In order to determine what plan is best for you, below is a list of functions that will impact your data usage.
1. Streaming video – Watching video on programs such as YouTube or full length movies on services like Netflix and Hulu on your smartphone or I-Pad.
2. Streaming Audio – While it is OK to play music from your I-Tunes library, using Internet Radio programs such as Pandora eats into your usage (although not as much as video).
3. Navigation systems – Using your smartphone on the road as opposed to an in-car navigation system.
4. Internet Use – Sites with significant amounts of data.
Accessing social media sites such as Facebook will not consume a lot of megabytes. However uploading photos will. Twitter is fine since it deals mainly with small amounts of text. No need to worry about e-mail, since it is basically plain text. However, if you receive attachments with high resolution pictures, your usage will increase.
An alternative to using your cell phone provider’s data service is using Wi-fi wherever it is available, whether that be at home, in your office or a “hotspot.” There are no data limitations with a wi-fi connection.
As for me, I am on the road quite a bit and use my smartphone all day. An analysis of my usage indicates that I am well under 2GB per month, which should be more than sufficient for the average mobile warrior. I suggest you check with your service provider who is able to provide you with an analysis of your usage prior to selecting a pricing package.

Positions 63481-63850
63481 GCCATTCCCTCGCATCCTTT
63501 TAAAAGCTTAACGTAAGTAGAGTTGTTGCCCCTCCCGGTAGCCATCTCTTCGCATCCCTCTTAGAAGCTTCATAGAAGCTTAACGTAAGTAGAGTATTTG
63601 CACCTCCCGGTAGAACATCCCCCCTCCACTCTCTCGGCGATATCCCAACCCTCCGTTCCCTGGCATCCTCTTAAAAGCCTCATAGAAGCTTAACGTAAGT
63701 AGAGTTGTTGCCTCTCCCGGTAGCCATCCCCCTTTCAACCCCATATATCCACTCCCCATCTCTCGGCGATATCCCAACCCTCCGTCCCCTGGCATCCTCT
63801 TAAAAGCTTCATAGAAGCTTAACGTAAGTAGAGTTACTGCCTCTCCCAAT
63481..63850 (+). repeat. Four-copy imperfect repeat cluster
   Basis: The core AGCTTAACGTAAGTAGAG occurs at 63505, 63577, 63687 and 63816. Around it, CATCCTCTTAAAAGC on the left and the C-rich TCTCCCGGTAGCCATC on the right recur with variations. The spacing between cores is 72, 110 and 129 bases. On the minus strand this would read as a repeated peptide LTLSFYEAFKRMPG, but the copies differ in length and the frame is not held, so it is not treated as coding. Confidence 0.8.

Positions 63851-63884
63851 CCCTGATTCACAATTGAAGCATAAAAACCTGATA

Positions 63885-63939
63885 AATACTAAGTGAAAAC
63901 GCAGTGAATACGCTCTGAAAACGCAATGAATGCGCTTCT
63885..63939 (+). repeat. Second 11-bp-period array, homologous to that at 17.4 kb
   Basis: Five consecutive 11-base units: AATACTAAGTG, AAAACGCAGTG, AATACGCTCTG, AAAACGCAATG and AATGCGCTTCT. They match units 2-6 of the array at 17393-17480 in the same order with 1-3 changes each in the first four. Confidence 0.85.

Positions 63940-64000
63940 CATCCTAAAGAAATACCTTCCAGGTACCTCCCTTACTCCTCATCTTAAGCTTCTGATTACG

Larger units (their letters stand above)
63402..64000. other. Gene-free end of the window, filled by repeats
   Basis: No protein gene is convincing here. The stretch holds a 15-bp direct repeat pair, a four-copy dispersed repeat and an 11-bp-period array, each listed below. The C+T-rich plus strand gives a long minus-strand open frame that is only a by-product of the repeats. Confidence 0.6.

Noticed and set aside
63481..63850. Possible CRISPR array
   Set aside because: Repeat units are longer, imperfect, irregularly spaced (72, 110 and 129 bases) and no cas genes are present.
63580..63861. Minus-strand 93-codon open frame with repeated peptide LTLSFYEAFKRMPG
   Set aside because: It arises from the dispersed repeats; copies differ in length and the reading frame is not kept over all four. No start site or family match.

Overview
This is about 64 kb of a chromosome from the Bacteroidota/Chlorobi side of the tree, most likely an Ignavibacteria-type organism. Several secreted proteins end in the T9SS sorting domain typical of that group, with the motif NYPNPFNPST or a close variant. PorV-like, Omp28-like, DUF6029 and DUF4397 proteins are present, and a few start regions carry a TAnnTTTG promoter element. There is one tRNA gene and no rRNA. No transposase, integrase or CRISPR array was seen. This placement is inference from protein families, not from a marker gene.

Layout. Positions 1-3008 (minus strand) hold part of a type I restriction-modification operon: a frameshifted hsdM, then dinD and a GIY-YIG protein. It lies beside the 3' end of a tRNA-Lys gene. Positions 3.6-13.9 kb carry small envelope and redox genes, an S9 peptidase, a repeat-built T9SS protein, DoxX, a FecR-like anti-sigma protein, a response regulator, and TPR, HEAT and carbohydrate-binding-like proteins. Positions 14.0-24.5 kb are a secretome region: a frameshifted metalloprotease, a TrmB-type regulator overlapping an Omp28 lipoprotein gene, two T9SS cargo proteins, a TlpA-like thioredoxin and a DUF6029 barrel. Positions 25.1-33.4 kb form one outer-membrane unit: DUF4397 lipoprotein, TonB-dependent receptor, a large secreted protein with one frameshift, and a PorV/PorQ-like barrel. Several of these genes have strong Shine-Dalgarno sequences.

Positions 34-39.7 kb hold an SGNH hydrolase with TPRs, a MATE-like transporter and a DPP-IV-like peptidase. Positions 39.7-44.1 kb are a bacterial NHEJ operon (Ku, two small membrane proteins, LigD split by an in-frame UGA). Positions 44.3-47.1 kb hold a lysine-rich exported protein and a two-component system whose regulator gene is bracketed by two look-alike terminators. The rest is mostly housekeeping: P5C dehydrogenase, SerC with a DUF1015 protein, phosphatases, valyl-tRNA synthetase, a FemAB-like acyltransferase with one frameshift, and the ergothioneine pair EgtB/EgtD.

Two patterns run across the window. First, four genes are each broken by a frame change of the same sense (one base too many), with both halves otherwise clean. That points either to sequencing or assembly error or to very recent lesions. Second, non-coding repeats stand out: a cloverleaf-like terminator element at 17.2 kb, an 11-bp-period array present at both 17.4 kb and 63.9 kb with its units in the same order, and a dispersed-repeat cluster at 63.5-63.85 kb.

If you have any questions about your cell phone situation, want to discuss a possible upgrade, or any other technology issues, give me a call at 917 921-4518 or send an email to email@example.com.
Click HERE to join my mailing list and receive my FREE whitepaper on setting up a home office and becoming a true road warrior.
Need to Reduce Your Expenses?
What You Need to Know About Your Technology
The economy has forced many small businesses to cut expenses. Although you might have already reduced your payroll costs and slashed your advertising budget, your overhead is still way too high. The toughest decision has been made to relocate your office to your home and the process is underway.
Chances are that you have started to weed through old paperwork that is no longer needed, posted ads on Craig’s list to sell some furniture, called a mover, researched storage facilities, and tried to figure out how fitting your business into your apartment or house will work.
What about your technology needs? Have you given any thought to what you will need and whether or not your home will accommodate your business needs. The following are some issues that must be addressed before you make the move:
1. What are your computer and hardware needs at home?
2. Have you determined whether your home will support the extra electrical load?
3. What about Internet access? Chances are you are using a business Internet provider. Your home Internet provider (Cable or DSL) might have to be upgraded to support your business needs.
4. Have you thought about your communication needs? Will you be transferring your existing business telephone and fax numbers? What if your home is in another state? Perhaps you should consider one of the Internet based phone systems.
If you have any questions about the big move or any other technology issues, you can contact me at 917 921-4518 or by e-mail at firstname.lastname@example.org.
Click HERE to join my mailing list and receive a FREE copy of my whitepaper on Technology Tips for Your New Business.